April 02, 2022
On August 14, 1977, blackberry pickers in Snohomish County, Everett, Washington, made a shocking discovery. Amongst the brambles they found the body of a young woman decomposing in the summer heat, her face unrecognizable due to several gunshot wounds to the head.
Autopsy would later reveal that she had been strangled with a ligature and shot multiple times in the head before being discarded in the bushes. It was estimated that she had been killed a few days earlier but decomposed quickly in the heat. She was white and initially estimated to have been around 15 – 22 years old, standing at 5”10 and weighing 155lbs.
The young woman had no I.D on her, nor anything that would aid the local police in discovering her identity. She had a half-smoked pack of Marlboro cigarettes and some loose change in her pockets and that was it. Despite the lack of clues, great efforts were made to identify the victim and return her to her loved ones, but a clay bust made in her likeness and artists impressions generated over the years lead nowhere.
While she waited for her real name to return to her, she was given a temporary name by the Snohomish police department: Precious Jane Doe.
Precious Doe was buried in Cypress Lawn cemetery in 2008 but her remains would soon be disturbed and exhumed for testing. A DNA sample was obtained from her femur but frustratingly turned up no results. Her fingerprints also turned up no matches.
The file on Precious Doe contained, along with the few possessions found on her body, a sample of hair. There have been little to no cases of this sort solved using DNA obtained from a hair sample, but Detective Jim Scharf, who had taken over the case in the 2000’s, was determined to solve Snohomish Counties oldest cold case no matter what it took. Attempt after attempt was made to take a DNA sample from the victim’s hair and although it took over 24 months and a team of genealogists working for free, a worthy sample was finally obtained. That sample was then entered into several public databases and the painstaking process of creating a family tree that would ultimately lead to Precious Doe’s identity began.
Finally, after 43 years, Precious Doe got her name back and was identified as Elizabeth Ann Roberts, or Lisa, as her family called her.
Elizabeth Roberts ran away from her hometown in Roseburg, Oregon, in the summer of 1977. The last contact she had with her family was via a phone call she made to her mother, wherein she asked for money. Her worried mother begged her to return home but Lisa, who was 400 miles away in Everett, gave an open-ended answer: “I’ll think about it” she said.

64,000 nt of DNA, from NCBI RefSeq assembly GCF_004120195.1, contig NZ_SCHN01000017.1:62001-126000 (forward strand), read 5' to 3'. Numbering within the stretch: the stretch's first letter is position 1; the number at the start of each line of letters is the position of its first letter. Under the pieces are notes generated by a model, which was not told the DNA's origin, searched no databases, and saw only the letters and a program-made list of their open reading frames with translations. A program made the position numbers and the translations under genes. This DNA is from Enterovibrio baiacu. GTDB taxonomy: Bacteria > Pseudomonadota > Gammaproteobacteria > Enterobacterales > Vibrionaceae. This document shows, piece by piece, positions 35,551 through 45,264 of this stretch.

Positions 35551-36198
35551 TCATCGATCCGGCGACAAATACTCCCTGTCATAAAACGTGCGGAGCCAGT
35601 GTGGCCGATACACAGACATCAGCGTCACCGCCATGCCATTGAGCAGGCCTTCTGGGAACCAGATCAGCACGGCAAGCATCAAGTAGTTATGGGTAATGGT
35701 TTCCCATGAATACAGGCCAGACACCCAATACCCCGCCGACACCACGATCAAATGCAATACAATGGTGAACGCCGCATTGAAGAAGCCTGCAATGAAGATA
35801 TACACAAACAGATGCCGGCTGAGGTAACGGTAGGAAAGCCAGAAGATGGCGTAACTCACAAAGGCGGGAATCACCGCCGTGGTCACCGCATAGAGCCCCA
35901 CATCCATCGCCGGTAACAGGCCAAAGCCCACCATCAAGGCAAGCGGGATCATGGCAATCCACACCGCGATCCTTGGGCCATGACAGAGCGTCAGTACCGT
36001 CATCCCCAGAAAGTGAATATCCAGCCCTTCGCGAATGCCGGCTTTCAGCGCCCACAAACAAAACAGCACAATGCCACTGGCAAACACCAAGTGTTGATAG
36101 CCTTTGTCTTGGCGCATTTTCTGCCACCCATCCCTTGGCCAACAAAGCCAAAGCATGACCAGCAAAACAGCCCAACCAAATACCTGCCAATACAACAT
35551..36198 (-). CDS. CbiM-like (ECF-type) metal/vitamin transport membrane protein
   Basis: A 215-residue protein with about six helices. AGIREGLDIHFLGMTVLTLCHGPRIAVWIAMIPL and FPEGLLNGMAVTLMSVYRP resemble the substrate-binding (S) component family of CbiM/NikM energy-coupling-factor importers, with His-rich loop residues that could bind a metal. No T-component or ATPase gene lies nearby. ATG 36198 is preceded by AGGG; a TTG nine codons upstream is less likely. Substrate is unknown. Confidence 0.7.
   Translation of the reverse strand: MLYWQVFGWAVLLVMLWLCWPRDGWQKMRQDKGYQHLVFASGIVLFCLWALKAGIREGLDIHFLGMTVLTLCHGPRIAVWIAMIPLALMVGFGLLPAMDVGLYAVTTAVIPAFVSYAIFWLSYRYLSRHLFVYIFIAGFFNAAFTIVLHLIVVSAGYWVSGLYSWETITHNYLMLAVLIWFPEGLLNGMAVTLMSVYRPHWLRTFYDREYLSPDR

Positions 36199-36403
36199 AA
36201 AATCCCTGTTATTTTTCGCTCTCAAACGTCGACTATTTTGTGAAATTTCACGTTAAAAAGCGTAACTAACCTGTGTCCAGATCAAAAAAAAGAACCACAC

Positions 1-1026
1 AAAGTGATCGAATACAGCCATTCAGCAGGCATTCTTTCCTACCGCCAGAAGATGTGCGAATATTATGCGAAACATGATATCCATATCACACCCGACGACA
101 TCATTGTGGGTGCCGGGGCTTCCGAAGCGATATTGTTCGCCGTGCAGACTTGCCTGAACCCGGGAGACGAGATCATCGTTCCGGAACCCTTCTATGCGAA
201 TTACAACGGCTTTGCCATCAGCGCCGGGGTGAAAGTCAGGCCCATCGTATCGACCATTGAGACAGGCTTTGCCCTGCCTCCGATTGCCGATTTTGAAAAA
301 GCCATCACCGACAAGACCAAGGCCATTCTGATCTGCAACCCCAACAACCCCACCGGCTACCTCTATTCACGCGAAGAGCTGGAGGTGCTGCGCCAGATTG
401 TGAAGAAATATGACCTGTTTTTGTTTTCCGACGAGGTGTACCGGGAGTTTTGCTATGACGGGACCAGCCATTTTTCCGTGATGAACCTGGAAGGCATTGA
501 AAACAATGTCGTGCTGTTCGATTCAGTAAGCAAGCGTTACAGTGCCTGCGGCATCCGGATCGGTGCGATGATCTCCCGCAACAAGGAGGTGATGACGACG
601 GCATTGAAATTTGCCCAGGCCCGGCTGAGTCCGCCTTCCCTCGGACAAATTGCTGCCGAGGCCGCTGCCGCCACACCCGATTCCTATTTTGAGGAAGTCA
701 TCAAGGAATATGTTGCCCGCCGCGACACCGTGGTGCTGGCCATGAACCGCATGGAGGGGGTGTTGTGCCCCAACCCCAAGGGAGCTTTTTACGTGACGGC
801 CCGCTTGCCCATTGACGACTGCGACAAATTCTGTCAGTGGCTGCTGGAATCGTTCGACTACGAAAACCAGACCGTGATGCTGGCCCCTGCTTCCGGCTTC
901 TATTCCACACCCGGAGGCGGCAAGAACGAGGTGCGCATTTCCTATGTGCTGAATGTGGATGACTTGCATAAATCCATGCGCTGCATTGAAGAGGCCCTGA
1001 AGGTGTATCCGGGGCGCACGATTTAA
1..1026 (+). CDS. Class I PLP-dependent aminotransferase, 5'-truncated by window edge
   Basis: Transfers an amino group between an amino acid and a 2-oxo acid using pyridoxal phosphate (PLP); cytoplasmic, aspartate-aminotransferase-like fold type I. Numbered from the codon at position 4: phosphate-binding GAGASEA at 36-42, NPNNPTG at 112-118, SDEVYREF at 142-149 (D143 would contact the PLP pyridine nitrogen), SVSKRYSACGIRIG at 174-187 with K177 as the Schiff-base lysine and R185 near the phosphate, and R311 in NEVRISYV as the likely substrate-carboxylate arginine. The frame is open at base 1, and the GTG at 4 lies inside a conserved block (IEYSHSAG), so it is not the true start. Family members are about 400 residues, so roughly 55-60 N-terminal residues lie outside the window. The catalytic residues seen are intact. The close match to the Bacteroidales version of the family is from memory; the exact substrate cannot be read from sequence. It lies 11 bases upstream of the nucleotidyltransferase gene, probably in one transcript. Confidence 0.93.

The teenagers mother sent the money, which Elizabeth would then take out from a bank in the area, however the money was never withdrawn.
Elizabeth, dressed in a striped tank top, jeans and blue baseball sneakers, was thumbing for a ride along the Bothell-Everett highway when David Marvin Roth spotted her from over the dash of his Chevy Nova. He stopped and picked up the seventeen-year-old girl and they drove to a nearby store to pick up a pack of beer they planned to drink in a secluded area nearby. Roth was not much older than Elizabeth, he was twenty at the time, just three years her senior but he looked older. Old enough to buy the alcohol without getting I.D’d.
The pair sat down and began drinking the beer and conversing but it was not long before David Roth began making sexual advances towards his new acquaintance. Elizabeth rejected him, which angered Roth. The two shared a strange moment where he offered her a large peacock feather as a gift before he wrapped a bungee cord around her neck and dragged her into the nearby forest. Roth then took out a Marlin .22 Calibre rifle and fired several shots directly into Elizabeth’s head until they were all expended. Blackberry pickers would find her body a few days later on March 13.
David Roth was arrested for driving under the influence the day before Elizabeth’s body was found. He was walking around a free man when the blackberry pickers made the gruesome discovery and he would not be arrested for the murder until two years later. He confessed to the killing of a female hitchhiker to a friend of his, who had in turn reported him to the local authorities who began to build a case.
David Roth served his time for the murder and upon his release, began helping investigators with finding his victims identity of his own free will.
Although he seemed to become agitated when pressed about the details of the day that he murdered Precious Doe he attempted to provide investigators with details about the female. He claimed that he did not get her name and that she never asked for his. He said he believed she was around 30 years old, “she had eye wrinkles” he said. He added that she may have been right-handed as she smoked with her right hand and that she did not have a distinct accent and did not seem educated. His cooperation did not lead investigators to Lisa's identity but it was the first time officers had a perpetrator selflessly assist them. Roth claims that he is rehabilitated and worked hard to turn his life around while serving out his sentence for the murder.
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